Iran has refused to attend EU brokered talks with the US to revive the 2015 nuclear deal until Washington lifts all of its unilateral sanctions.
“The US must first return to the nuclear agreement and lift its illegal sanctions on Iran. There is no need for negotiations for that,” Iran Foreign Ministry spokesman Saeed Khatibzadeh said.
The Biden administration expressed its disappointment over Iran’s stance but remained ready to “re-engage in meaningful diplomacy” and would consult with major powers to find a way forward.
“While we are disappointed at Iran’s response, we remain ready to re-engage in meaningful diplomacy to achieve a mutual return to compliance with JCPOA commitments,” a White House spokeswoman said.
The Biden administration had shown the willingness to return to the 2015 nuclear deal but wanted to discuss the conditions to lift sanctions at the negotiating table.
In 2018, former President Donald Trump walked away from the nuclear deal, which was signed by his predecessor Barack Obama. Iran responded to the resulting crippling sanctions by rolling back several key commitments agreed under the deal.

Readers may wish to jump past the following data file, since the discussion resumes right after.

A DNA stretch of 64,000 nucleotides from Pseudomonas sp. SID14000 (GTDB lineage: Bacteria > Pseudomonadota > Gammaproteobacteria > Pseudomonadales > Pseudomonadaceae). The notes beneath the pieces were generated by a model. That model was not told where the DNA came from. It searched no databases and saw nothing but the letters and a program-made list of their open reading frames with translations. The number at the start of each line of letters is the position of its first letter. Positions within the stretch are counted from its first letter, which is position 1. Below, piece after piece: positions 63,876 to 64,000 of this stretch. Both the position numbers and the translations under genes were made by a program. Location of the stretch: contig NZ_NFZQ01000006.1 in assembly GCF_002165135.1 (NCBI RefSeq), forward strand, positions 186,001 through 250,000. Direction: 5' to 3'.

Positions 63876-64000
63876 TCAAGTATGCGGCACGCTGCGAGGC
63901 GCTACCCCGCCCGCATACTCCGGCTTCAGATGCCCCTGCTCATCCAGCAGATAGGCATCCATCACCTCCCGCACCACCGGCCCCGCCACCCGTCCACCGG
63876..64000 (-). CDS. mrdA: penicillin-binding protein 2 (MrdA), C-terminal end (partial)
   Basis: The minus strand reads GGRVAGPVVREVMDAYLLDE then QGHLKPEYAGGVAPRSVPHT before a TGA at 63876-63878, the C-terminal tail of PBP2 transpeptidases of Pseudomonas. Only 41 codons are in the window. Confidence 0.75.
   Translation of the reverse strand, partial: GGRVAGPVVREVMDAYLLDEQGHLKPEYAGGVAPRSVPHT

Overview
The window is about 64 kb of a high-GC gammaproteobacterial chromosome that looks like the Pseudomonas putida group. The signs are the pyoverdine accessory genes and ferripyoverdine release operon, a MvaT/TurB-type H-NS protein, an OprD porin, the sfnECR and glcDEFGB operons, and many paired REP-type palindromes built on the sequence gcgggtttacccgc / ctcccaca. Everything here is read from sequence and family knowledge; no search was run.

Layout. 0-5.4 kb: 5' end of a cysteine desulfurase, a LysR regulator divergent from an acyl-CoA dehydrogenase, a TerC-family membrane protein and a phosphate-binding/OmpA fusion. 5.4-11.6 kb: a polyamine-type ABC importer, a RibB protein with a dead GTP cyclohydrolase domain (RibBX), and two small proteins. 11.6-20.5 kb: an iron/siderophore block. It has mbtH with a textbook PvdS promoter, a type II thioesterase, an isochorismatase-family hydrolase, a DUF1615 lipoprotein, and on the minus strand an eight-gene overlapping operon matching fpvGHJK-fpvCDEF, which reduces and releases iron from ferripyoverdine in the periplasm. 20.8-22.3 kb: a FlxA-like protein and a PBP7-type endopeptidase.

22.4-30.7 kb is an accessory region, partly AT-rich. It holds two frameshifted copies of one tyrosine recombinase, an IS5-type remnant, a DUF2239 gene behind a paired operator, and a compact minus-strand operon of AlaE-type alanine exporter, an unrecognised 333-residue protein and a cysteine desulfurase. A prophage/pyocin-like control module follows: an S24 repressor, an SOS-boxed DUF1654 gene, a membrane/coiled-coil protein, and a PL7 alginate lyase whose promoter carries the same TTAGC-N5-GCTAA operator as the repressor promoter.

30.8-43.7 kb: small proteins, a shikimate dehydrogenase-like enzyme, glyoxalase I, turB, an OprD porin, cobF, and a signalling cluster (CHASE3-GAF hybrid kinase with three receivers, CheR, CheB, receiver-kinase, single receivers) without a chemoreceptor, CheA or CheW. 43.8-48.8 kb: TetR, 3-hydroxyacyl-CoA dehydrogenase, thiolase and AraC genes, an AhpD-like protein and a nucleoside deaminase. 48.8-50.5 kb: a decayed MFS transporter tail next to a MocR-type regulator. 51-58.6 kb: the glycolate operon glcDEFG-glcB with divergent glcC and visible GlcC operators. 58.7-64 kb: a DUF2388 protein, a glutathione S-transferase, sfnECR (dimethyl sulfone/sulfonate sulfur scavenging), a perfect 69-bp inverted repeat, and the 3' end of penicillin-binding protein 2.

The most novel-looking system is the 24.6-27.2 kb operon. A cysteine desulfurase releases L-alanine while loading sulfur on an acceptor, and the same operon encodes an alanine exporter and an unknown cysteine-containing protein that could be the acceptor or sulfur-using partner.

Iran now claims that the U.S has not yet changed the stringent policies of the Trump era and hence the time is not right for direct talks.
“There has been no change in the US position and behavior yet, and the Biden administration has not only not abandoned Trump’s failed policy of maximum pressure, but it also has not even announced its commitment to fulfilling its responsibilities in UN resolution 2231,” Khatibzadeh added.
Iran’s latest breach of commitments came last Tuesday when the country started to restrict some site inspections by the International Atomic Energy Agency (IAEA). The move was aimed at putting further pressure on the parties to the 2015 deal to get the US to lift sanctions on its oil, banking, and financial sectors.
The US had earlier expressed concern over Iran’s lack of cooperation with the IAEA in recent times.
In a paper sent to other IAEA member states ahead of an upcoming quarterly meeting of the U.N. watchdog’s 35-nation Board of Governors, the United States said it wants a resolution to “express the Board’s deepening concern with respect to Iran’s cooperation with the IAEA”.
Iran sent its own paper to the member states in response and maintained that the move by the US will create a mess. Iran also threatened to pull out of a verification deal agreed with the IAEA just a few days ago.
“Iran perceives this move as destructive and considers it as an end to the Joint Understanding of 21 February 2021 between the Agency and the Islamic Republic of Iran,”
Iran’s rejection also comes in the wake of Biden’s move last week to launch airstrikes targeting two Iranian militia groups in Syria.